Mars Helicopter Breaks Silence: Resumes Communication After 63-Day Hiatus

It’s been over 60 days since NASA’s Ingenuity Mars Helicopter last made contact, but now the chopper has called home.

NASA’s Ingenuity Mars Helicopter completed its 52nd successful mission flight. Back on April 26th, when the trip took place, mission controllers at NASA’s Jet Propulsion Laboratory in Southern California lost touch with the chopper as it was preparing to land.

Because of a hill between where the helicopter landed and where the Perseverance rover was, the Ingenuity team anticipated a communications breakdown. The rover is a radio relay between the chopper and the JPL control room. 

The Ingenuity crew had prepared re-contact strategies for when the rover returned within range before the communication break occurred. 

On June 28th, after Perseverance rounded a bend and caught sight of Ingenuity, communication was restored.

In order to reposition the helicopter and get surface photographs of Mars for the rover’s science team, Flight 52 lasted for a total of 139 seconds and covered a distance of 1,191 feet (363 meters).

Read Also: Reviving Contact: NASA Restores Mars Helicopter After 9-Week Silence

Ingenuity Mars Helicopter: A Deeper Dive


It’s been 63 days since the first interplanetary voyage, but the incoming data shows that everything went smoothly. If the rest of Ingenuity’s diagnostics come back clean, we could see the chopper back in the air within the next several weeks.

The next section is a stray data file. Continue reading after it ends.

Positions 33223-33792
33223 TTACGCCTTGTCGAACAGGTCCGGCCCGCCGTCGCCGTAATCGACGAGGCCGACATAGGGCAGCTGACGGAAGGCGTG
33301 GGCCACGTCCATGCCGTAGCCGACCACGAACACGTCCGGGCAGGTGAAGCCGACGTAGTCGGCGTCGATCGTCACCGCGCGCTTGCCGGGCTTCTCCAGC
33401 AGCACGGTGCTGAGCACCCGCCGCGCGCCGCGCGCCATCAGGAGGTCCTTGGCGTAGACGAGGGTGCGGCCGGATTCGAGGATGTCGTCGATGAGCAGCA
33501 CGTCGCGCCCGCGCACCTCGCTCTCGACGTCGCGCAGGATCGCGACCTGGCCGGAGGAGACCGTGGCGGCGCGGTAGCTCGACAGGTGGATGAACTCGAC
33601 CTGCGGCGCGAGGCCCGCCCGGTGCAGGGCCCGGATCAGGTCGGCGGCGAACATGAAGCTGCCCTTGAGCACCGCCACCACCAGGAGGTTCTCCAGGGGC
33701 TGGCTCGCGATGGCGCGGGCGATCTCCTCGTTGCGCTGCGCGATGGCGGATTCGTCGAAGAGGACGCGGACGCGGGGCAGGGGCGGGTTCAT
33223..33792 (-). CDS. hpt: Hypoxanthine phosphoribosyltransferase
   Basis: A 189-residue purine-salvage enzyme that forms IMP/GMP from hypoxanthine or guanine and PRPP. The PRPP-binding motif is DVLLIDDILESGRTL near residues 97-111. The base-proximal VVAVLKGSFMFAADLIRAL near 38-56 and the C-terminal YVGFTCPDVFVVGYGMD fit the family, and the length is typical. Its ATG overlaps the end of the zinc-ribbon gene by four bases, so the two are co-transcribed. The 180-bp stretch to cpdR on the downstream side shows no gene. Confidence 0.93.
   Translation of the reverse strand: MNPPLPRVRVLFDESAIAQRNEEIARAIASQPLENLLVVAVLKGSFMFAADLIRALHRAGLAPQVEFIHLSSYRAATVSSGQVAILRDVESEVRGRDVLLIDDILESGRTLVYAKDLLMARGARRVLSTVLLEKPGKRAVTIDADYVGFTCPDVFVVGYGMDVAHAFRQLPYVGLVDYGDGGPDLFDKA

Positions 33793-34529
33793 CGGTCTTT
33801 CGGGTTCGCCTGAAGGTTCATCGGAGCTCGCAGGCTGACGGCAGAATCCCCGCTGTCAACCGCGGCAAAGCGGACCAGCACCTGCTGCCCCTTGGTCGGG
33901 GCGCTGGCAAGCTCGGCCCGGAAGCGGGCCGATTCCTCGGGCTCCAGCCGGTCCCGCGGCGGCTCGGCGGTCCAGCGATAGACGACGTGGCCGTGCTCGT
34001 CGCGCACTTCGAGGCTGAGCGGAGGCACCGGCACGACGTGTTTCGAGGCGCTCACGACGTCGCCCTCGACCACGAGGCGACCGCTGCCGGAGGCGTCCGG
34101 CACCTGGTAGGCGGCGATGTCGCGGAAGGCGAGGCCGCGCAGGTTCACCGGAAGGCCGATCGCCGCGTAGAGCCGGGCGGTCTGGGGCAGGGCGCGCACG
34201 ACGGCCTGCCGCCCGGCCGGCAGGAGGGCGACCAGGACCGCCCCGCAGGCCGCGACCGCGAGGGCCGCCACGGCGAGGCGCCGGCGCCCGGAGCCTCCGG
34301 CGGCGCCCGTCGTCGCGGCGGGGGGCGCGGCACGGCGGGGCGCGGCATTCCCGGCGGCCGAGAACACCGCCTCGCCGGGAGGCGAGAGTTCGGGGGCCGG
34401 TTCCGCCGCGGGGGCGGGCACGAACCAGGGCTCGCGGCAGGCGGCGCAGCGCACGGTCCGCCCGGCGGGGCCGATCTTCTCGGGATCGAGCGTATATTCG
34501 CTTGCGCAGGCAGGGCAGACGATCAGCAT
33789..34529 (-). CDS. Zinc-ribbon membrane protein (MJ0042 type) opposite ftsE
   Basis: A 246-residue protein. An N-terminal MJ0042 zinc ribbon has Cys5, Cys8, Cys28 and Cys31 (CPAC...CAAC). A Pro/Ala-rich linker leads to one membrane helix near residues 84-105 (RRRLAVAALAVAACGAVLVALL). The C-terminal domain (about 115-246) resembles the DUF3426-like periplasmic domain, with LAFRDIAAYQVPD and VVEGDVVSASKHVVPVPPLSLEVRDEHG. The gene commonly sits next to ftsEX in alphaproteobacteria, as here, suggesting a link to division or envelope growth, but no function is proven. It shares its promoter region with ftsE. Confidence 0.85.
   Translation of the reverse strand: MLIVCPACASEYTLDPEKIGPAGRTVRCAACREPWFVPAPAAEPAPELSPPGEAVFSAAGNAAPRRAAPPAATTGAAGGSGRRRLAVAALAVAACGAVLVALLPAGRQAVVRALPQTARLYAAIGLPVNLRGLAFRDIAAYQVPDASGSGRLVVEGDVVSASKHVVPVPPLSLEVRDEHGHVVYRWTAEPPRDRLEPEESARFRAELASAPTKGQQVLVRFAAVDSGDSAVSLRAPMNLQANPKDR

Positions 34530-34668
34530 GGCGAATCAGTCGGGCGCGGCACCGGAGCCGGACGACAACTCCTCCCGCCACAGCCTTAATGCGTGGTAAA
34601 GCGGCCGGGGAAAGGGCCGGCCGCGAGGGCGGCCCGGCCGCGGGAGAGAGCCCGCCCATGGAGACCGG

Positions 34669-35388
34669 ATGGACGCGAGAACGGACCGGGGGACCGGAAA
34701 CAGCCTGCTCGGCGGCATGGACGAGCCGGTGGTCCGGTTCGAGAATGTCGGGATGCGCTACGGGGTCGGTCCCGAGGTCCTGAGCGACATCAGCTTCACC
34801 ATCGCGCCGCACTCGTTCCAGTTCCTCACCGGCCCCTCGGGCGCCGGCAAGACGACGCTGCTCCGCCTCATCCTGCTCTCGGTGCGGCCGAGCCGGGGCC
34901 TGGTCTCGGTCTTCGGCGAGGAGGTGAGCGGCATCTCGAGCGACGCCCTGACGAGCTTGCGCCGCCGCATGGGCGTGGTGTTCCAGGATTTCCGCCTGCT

Flight 53 will head to a temporary airport in the west, from which the crew will launch another flight in that direction to a new base of operations close to a rocky outcrop that the Perseverance crew hopes to investigate.

The Jet Propulsion Laboratory (JPL) designed and built the Ingenuity Mars Helicopter, and it is also in charge of the project on behalf of NASA Headquarters. The Science Mission Directorate at NASA is providing funding for the endeavor. 

Both the Ames Research Center in California’s Silicon Valley and the Langley Research Center in Hampton, Virginia made substantial contributions to the development of Ingenuity. These organizations provided critical research into aircraft efficiency and technical direction. Major vehicle components and design input came from industry partners such as AeroVironment Inc., Qualcomm, and SolAero.

Design and production of the Mars Helicopter Delivery System were undertaken by Lockheed Space.

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